Friday, September 03, 2010

Dept of Justice Joins in and files Appeal in SONY v Tenenbaum

In SONY BMG Music Entertainment v. Tenenbaum, the US Department of Justice, which intervened in the proceedings below, has filed a notice of appeal.

Notice of Appeal by DOJ



Keywords: lawyer digital copyright law online internet law legal download upload peer to peer p2p file sharing filesharing music movies indie independent label freeculture creative commons pop/rock artists riaa independent mp3 cd favorite songs intellectual property portable music player

8 comments:

Anonymous said...

There's an extra ".pdf" on the end of the link.

Kip

mathinker said...

Hi Ray, there seems to be some kind of problem with the link to the PDF of the appeal.

Ray Beckerman said...

Thanks, Kip. Very much appreciated.

Justin Olbrantz (Quantam) said...

Shortest legal document ever?

Do we know what exactly they are appealing, or do we get to take educated guesses?

Anonymous said...

So, we get to see what how the DOJ intends to defend the present statutory damages law as completely constitutional, I presume? Any guesses on this one, Ray?

Andrew

Travis said...

Do they not need some kind of reason to appeal or is this document just saying "We plan to appeal" and at some point down the road they will give the reasons?

Ray Beckerman said...

Typically, notices of appeal are short. They do not require any enumeration of the reasons for the appeal. They are filed to preserve the right to appeal.

No, I can't guess what they will do, but with the RIAA's lawyers running the Department of Justice, I would not be surprised to see them take an outlandish position defending the RIAA to the mat.

All I can say is that the more outlandish and aggressive their briefs, the more absurd they will appear, not only to us, but to the judges reading the briefs.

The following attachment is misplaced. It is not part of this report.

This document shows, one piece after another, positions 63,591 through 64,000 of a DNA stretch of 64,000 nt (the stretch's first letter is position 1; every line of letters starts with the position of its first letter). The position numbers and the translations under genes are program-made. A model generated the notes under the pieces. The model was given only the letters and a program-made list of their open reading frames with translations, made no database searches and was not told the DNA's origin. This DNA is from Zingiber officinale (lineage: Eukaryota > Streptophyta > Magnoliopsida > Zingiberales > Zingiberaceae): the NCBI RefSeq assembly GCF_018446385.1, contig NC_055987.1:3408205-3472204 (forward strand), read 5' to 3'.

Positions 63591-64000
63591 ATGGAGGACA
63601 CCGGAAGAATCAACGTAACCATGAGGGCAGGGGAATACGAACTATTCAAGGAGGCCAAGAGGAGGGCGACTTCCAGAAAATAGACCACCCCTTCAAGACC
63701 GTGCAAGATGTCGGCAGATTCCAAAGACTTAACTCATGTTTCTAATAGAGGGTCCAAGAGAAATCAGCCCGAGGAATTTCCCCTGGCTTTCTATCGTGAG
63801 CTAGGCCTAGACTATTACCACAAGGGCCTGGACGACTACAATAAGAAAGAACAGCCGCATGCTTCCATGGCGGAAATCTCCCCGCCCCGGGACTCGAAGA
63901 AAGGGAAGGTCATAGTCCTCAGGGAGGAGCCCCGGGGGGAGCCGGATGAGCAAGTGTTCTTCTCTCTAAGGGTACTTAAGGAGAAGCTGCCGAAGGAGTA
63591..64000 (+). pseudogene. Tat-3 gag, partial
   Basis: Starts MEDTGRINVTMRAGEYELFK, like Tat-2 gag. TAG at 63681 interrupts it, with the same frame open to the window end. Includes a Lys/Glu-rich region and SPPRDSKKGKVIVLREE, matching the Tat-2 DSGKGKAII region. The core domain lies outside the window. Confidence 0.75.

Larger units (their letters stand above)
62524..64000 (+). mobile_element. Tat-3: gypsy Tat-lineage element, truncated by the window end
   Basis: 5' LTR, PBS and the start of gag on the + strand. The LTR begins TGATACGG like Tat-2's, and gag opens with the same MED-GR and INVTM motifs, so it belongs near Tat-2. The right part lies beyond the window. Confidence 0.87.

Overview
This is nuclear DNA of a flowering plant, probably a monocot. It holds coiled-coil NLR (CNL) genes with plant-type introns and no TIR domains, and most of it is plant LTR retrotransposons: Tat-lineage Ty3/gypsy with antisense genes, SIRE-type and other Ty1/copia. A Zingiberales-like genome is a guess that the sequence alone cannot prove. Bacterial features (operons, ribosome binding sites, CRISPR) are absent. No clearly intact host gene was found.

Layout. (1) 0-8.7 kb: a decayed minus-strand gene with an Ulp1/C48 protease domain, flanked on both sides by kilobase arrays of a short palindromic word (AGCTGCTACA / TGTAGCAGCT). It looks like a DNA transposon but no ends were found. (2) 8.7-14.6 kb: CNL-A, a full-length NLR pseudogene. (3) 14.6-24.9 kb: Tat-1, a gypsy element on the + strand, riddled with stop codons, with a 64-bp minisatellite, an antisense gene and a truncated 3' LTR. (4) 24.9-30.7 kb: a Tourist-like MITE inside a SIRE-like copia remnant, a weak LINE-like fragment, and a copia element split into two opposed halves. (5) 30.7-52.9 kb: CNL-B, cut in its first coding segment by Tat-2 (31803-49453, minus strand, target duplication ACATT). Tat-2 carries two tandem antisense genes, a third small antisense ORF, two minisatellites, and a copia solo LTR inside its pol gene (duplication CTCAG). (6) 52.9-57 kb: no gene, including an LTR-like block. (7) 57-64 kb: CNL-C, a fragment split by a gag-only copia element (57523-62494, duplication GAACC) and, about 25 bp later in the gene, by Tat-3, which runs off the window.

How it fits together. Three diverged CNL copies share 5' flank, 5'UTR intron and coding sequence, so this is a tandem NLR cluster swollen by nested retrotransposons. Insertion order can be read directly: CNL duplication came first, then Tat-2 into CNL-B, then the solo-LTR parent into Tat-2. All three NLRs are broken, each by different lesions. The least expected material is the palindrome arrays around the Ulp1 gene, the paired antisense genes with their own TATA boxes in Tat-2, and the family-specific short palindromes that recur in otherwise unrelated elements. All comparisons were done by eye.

There's nothing in Judge Gertner's decision that they have any legitimate basis for complaining about, so it will be interesting to see what they do.

It may well be that they just want to stay in the mix, and preserve their right to enunciate some kind of position.

The only person with any basis for complaining about Judge Gertner's decision is Joel Tenenbaum, since, despite the judge's scholarly and correct discussion of the leading authorities, she then jumped off the cliff by concluding that

(a) the actual damages are $1 per file, when they're really closer to 5 cents, and

(b) an award of 2250 times the actual damages is constitutional, when that is way outside the norms established by the Supreme Court, on a constitutional law theory, and by a number of lower court cases, on a copyright law theory.

The award she allowed is probably about 45,000 times the actual damages, and is at about 6400 times the actual damages if you equate the maximum possible actual damages with the real actual damages.

So neither the RIAA nor the DOJ have anything to complain about.

Meanwhile, why is the DOJ even taking sides in this purely private dispute? What kind of country do we live in?

Anonymous said...

" Meanwhile, why is the DOJ even taking sides in this purely private dispute? What kind of country do we live in? "

A very thinly disguised oligarchy ?

Dreddsnik.